Nepali Times
From The Nepali Press
"A revolution is no joke."

Excerpts from an interview with Amrit Bohara of the CPN (UML)

Will public pressure or a people's movement help correct the faults in the constitution?
A revolution is no joke. Our party would like to solve the current problem through talks and understanding, not through violence. People don't revolt through choice. They do so because of circumstances, and we don't want to create such a situation. If people think that is a weakness on our part, they're wrong. Knowingly or unknowingly, they should not push us towards a revolution. We've revolted in the past. We can do it again if the need arises but a revolution should not be taken lightly. An aware public can help correct weaknesses in the constitution. In a way, it's a revolution brought about by thought. It creates public opinio. As long as the party workers and party hierarchy don't understand the party's stand on the present situation, the public's reaction will remain normal. We are concentrating on strengthening our organisation and thought. If the situation does not improve with time and the peoples' rights are violated, we won't keep silent. We will mobilise our party workers to make our point of view clear. But one has to be careful as a revolution is not something you play with. It can have serious and frightening consequences.

What is the party's view on a constituent assembly?
We are not against the word "constituent assembly". Historically speaking, the Nepal communist party was the first to raise the issue of a constituent assembly. A constituent assembly is one of many processes involved in framing a constitution. We formed this constitution through a specific process because after the fall of the Rana regime the constitution that was formed did not protect the rights the people had fought for. At that time it was an interim constitution. The situation is different now. After the 1990 people's movement, a new constitution was formed based on the understanding of various revolutionary powers. Apart from some rigidity, it upholds the fundamental rights of the people. We don't feel this constitution is old and worn despite the last 12 years and we shouldn't think in this manner. At this time, I think it is meaningless to dump the constitution and talk about a constituent assembly.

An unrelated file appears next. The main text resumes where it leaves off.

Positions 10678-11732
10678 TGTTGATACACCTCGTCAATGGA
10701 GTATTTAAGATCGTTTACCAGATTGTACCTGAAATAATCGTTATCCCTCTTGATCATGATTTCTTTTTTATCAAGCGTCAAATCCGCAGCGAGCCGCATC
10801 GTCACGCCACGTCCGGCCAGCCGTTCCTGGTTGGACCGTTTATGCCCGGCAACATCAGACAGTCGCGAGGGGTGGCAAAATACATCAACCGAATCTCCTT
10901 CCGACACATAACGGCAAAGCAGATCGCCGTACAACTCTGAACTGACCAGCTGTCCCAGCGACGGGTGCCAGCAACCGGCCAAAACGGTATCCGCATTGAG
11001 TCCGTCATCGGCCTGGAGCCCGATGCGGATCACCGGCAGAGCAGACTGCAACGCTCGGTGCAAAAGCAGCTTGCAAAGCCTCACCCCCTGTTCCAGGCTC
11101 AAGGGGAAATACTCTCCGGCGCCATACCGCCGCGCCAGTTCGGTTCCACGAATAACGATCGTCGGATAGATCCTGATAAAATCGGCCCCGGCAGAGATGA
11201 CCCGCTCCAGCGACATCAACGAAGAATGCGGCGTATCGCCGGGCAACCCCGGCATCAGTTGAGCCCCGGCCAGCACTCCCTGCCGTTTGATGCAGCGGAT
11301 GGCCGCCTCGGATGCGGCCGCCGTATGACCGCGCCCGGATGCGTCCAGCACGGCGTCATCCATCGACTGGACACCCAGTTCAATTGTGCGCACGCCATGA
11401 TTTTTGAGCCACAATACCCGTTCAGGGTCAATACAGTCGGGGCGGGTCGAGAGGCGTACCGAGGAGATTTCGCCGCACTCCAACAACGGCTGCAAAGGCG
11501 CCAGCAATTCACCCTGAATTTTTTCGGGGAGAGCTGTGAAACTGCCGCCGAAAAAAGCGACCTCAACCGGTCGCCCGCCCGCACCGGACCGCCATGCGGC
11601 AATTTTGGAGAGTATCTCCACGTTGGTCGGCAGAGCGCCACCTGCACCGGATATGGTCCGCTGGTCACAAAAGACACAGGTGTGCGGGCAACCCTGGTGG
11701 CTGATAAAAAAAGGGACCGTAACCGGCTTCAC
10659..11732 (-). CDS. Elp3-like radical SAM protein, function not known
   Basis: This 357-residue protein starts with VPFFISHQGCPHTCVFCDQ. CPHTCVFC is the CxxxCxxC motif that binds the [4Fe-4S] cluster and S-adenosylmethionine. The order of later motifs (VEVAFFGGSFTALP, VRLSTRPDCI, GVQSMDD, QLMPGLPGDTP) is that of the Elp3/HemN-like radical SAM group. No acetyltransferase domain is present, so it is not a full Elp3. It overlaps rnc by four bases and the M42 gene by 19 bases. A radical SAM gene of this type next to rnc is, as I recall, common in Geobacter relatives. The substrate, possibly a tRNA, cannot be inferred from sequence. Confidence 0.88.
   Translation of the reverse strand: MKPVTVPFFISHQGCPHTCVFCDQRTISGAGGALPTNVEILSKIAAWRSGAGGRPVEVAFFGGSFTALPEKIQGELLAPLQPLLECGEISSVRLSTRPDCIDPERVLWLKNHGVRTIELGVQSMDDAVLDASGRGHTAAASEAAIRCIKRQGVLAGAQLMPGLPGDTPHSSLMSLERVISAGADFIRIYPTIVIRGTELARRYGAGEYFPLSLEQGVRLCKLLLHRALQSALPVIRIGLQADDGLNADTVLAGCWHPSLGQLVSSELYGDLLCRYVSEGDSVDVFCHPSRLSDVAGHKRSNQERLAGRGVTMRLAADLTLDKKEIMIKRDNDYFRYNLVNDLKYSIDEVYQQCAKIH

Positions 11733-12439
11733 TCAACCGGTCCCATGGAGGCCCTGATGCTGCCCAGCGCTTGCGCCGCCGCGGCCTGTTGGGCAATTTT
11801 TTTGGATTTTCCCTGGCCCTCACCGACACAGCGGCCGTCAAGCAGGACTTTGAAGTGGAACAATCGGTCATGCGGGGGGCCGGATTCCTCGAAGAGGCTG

The Maoists say a constituent assembly and an interim government are solutions to the present crisis. What do you think?
At this point, it is inappropriate to talk about a constituent assembly. I've already made this clear. So let's leave it at that. People are repeating themselves like parrots without understanding the circumstances. First, they have to be clear on why we need a constituent assembly. If the reasons are to strengthen parliamentary democracy and the present constitution, or if we require an interim government to hold polls, then we should think about it. But if the demand for a constituent assembly is part of a workplan to dump the present constitution and system, then we are not in agreement.

(11 JAN 2013 - 17 JAN 2013)